War Land on the Eastern Front: Culture, National Identity and German Occupation in World War I

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In his book War Land on the Eastern Front: Culture, National Identity and German Occupation in World War I Vejas Gabriel Liulevicius argues that the German experience on the Eastern Front during the First World War had disastrous effects for both the occupied and the occupiers, and that this experience built the framework for the atrocities committed by the Nazis on the Eastern Front during the Second World War. Liulevicius’ argument differs from that of most Post-Cold War era historians who argue that Germany’s plunge below the depths of barbarism during the Second World War can be attributed to either a special path, Sonderweg, taken by Germany that differed from the so-called normal criteria of how a Western capitalist nation modernizes; or that Germany’s attempt at liberal democracy, the Weimar Republic, was essentially doomed from its beginnings, concluding in Adolf Hitler’s constitutional ascension to his dictatorial position, from which he orchestrated the atrocities of the Second World War. Liulevicius’ argument, centered on the experience of the Eastern Front during the First World War, provides better foreground to the politics of the interwar period, the Nazis’ rise to power, and how the atrocities of the Holocaust were made possible than either of the more popular arguments, which for the most part exclude Germany’s history in Eastern Europe almost entirely.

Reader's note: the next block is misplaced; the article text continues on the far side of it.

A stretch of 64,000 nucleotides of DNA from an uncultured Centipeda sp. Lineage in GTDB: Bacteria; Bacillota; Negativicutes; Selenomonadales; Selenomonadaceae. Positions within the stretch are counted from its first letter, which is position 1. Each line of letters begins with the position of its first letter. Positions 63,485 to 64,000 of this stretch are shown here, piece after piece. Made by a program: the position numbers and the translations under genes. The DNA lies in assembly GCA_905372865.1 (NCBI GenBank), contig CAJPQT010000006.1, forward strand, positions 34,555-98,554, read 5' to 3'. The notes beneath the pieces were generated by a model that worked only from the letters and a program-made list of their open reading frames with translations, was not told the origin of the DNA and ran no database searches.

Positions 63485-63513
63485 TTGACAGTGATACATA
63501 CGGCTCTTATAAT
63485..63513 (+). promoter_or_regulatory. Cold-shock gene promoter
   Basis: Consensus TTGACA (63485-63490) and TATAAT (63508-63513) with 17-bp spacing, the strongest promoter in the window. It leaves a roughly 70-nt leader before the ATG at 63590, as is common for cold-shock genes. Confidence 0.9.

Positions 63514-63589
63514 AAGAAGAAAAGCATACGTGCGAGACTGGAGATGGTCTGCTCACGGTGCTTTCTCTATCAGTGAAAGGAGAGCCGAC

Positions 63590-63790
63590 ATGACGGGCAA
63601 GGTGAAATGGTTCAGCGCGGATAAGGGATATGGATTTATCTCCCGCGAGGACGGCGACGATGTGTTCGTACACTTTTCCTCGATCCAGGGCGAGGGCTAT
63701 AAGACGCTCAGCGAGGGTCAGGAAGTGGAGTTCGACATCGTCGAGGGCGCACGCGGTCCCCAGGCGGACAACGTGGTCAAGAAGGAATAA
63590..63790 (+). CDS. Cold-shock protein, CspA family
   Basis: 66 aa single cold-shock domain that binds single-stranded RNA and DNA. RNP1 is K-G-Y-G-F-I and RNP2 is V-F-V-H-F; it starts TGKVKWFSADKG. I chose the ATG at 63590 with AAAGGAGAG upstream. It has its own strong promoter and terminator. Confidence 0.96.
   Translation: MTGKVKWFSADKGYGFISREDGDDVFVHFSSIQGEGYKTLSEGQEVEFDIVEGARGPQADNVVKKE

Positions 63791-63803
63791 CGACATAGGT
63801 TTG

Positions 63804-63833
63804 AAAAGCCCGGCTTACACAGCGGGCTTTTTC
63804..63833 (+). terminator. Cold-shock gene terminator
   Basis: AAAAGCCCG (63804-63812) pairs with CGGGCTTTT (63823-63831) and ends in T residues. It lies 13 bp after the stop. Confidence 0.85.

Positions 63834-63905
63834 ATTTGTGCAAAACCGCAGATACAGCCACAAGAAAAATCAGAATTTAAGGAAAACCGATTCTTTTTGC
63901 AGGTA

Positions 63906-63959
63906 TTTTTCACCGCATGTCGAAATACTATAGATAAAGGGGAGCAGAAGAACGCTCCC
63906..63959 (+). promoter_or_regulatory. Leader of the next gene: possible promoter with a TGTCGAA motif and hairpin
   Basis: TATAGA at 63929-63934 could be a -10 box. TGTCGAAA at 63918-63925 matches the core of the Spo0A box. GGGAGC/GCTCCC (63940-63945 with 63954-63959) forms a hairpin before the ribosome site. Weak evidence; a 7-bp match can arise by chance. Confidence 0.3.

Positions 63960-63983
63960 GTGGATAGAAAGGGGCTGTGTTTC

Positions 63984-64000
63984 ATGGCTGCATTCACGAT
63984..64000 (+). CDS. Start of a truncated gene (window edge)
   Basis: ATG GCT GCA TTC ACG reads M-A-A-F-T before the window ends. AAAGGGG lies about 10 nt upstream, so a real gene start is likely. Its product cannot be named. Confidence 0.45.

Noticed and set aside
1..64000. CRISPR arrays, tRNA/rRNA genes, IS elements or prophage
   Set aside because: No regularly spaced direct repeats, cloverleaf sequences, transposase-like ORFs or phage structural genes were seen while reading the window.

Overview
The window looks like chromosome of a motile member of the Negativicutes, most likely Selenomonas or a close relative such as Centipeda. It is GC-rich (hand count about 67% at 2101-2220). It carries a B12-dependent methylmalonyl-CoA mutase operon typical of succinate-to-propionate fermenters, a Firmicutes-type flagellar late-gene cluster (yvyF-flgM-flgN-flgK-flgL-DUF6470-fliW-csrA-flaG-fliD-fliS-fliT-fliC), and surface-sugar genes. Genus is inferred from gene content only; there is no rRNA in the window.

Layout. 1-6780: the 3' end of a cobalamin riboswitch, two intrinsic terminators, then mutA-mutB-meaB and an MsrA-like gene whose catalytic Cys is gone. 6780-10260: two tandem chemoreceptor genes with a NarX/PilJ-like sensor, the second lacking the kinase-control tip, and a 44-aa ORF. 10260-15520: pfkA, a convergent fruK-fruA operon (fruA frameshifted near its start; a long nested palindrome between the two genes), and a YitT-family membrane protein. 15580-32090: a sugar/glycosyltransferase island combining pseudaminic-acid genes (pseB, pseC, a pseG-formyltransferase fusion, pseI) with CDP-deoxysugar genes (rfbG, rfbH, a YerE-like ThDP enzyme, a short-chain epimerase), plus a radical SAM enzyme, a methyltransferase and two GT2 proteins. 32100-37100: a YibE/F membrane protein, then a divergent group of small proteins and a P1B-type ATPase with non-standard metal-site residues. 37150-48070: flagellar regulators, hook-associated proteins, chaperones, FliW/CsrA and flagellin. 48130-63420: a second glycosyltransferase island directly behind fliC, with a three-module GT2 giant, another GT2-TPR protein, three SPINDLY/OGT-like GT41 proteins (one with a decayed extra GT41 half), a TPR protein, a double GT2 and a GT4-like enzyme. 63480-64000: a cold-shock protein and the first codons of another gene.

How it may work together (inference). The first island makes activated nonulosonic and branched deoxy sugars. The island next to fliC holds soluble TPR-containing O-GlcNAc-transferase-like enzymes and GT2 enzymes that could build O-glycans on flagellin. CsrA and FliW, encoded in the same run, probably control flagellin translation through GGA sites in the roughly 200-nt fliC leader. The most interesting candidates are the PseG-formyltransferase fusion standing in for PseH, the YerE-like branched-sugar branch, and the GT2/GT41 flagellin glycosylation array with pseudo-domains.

The central aim of War Land on the Eastern Front: Culture, National Identity and German Occupation in World War I is to educate the reader on the broader history of Germany’s occupation of Eastern Europe during the First World War, which, as expressed before, is mostly ignored by historians in favor of more popular Western Front histories; however, this e...

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...’s argument, like other popular explanations of how Germany succumbed to Nazism, is almost solely centered on the failings of Weimar, and does not even breach the topic of how the Nazis could so easily plunge the nation into committing genocide. Thus, Liulevicius’ argument provides a better foreground to Weimar political division helping to explain the Nazi rise to power, while also going well beyond the rise to power in 1933 by explaining how the occupation of the Eastern Front during the First World War laid the foundations for the Holocaust.

Works Cited

Vejas Gabriel Liulevicius, War Land on the Eastern Front: Culture, National Identity and German Occupation in World War I (Cambridge: Cambridge University Press, 2000), Kindle Edition, location 3170.
Mary Fulbrook, A Concise History of Germany, (Cambridge: Cambridge University Press, 1991), 153-4.

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